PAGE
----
We’re living in uncertain times. And with government advice changing daily and social media swarming with contradictory opinions, it’s hard sometimes to know what you’re meant to do. Amid this uncertainty, GP surgeries have seen a massive drop in appointments, something that doctors say could lead to serious illnesses going undetected and easily treatable conditions deteriorating.
Dr Sarah Jahfar, senior partner of the Wellspring surgery, contacted the Bristol Cable, alarmed by the drastic fall in appointments her surgery has seen since the lockdown started.
The duty doctor for suspected coronavirus cases is as busy as would be expected but the duty doctor dealing with non-coronavirus emergencies has seen a marked drop in patients. Jahfar says that patients with other health emergencies, like suspected stroke, cancer or heart attacks, are just not coming in.
She says that, apart from patients with coronavirus, “this is the quietest we’ve ever had the surgery”. While a positive to come out of the pandemic could be greater awareness of conditions that go away on their own, she’s keen for patients to know that it’s still important that they get in touch with their GP if they’re worried about something.
A mini stroke could be a warning sign of a bigger one to come, urinary tract infections can lead to kidney damage, skin infections could develop into sepsis, which can be fatal. If caught early on, most issues can be diagnosed and addressed quickly. If left, people could get seriously ill, or die, from illnesses we have the medical technology to cure.
It’s not just GP surgeries that are seeing fewer patients. Bristol’s hospitals are only half full, partly because of non-urgent operations being cancelled and partly because the south west has the lowest number of confirmed cases of coronavirus. Hospitals nationwide have reported a drop in chemotherapy appointments, which could lead to newly diagnosed people dying before the end of the year, according to a study from the University College of London. And Bristol Eye Hospital has appealed for patients to get in touch if they have eye problems. Emergency visits are down by 50% and in extreme cases patients could become blind from conditions that are treatable if caught early enough.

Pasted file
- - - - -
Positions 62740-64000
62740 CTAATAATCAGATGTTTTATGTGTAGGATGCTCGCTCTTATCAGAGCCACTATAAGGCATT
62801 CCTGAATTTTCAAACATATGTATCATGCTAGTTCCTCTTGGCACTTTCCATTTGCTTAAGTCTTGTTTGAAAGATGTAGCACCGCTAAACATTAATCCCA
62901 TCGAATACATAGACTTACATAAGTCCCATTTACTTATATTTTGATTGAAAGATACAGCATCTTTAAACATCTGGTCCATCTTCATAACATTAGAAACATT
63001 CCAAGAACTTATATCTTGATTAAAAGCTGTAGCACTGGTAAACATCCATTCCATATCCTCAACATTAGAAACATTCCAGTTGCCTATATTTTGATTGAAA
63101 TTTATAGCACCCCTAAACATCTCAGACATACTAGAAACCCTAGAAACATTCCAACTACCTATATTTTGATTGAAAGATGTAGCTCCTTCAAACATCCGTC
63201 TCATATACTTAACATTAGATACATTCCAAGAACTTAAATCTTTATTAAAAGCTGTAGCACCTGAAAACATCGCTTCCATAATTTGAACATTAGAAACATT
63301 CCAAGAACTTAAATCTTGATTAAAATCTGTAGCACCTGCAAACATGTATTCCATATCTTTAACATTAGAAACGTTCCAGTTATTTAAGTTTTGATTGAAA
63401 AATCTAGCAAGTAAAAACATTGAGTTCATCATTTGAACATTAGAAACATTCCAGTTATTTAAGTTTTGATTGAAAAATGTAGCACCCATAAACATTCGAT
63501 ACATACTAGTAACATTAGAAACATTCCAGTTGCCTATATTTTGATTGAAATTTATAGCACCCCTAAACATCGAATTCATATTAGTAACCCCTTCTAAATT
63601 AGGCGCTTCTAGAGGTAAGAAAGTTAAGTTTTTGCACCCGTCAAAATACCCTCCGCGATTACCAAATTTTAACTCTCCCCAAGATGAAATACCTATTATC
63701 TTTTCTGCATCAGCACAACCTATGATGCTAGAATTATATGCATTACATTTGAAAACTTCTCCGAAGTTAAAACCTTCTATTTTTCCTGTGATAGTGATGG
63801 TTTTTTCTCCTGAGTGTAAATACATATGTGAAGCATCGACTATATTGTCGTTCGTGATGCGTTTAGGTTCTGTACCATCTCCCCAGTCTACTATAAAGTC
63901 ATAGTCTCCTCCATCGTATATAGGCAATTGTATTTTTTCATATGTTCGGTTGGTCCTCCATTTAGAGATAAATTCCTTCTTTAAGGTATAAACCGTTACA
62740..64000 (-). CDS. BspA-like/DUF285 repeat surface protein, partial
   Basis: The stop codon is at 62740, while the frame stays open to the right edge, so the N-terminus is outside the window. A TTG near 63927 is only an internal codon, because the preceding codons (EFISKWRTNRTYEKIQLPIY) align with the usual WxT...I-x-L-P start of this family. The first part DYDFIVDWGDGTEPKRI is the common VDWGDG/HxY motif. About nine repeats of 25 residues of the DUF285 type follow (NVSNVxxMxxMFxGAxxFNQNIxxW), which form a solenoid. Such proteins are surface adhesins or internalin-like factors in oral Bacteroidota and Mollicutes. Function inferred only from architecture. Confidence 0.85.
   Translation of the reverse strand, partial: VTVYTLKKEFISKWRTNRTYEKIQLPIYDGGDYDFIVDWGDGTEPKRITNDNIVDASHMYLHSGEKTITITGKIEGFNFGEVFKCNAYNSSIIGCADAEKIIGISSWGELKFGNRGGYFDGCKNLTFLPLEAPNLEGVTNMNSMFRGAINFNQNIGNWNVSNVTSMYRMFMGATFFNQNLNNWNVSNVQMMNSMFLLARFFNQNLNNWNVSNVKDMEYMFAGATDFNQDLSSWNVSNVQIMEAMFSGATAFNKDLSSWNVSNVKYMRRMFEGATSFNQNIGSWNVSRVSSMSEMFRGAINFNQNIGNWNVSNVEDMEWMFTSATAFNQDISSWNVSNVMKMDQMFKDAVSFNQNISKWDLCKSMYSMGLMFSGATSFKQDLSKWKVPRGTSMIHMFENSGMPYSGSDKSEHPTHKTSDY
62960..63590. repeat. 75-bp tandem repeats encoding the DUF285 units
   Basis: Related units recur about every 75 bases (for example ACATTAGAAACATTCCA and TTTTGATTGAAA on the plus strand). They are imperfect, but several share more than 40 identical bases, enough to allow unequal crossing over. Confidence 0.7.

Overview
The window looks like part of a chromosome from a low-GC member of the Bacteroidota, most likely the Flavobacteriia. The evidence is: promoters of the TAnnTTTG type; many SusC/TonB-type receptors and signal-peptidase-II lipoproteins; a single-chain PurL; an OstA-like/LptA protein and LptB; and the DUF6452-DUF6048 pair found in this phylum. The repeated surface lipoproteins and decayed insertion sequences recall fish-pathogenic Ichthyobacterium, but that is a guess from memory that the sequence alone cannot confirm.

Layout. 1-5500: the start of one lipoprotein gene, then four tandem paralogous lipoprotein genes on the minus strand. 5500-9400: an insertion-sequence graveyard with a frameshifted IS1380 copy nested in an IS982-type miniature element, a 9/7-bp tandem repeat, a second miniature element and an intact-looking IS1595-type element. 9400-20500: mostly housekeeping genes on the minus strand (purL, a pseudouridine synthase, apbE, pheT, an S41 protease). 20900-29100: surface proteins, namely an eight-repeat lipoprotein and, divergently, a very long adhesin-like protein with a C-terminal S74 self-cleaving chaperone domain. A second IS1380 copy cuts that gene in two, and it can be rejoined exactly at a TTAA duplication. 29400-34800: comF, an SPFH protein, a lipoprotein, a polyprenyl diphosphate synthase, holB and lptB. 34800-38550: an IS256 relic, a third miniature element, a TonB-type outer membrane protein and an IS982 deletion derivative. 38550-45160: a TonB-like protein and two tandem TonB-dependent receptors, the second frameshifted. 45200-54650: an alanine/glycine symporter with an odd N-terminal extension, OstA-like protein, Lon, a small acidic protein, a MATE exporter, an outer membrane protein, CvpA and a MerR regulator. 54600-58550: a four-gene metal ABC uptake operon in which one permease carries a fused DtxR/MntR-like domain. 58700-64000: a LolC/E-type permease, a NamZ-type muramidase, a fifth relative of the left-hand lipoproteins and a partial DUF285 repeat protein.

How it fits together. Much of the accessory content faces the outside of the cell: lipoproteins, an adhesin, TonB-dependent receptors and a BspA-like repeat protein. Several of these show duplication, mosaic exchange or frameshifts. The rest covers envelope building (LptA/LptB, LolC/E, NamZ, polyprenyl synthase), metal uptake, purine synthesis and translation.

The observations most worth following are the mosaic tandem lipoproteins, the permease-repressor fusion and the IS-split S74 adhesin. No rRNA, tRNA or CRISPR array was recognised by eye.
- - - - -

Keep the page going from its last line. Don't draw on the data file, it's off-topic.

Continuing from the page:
Jahfar wants people to know that, although the healthcare being offered during the pandemic has changed, it is still there for people. “If people are worried about themselves they should ring. Even if it’s nothing too much, ring. We’d much rather do that than miss things.”
She tells me, her voice soft with amazement, about two patients who had chest pains for two weeks before calling. They both turned out to have heart problems and if they’d waited much longer they could have died. Others who may have had coronavirus stayed home “were sticking it out at home when they may have needed oxygen,” she says, adding that patients with mild cases should stay home, but more severe symptoms need to be assessed.
Jahfar’s message is clear: “We’re still here. Please call us.”
‘All the usual childhood illnesses are still out there’
Jahfar talks me through some of the changes they’ve brought in to deal with the pandemic. Bristol’s surgeries were ahead of government advice, switching to phone triage (and using video calls for diagnosis), dividing practices into zones and wearing as much personal protective equipment (PPE) as they had access to in the ‘red’ coronavirus zones, before being instructed to.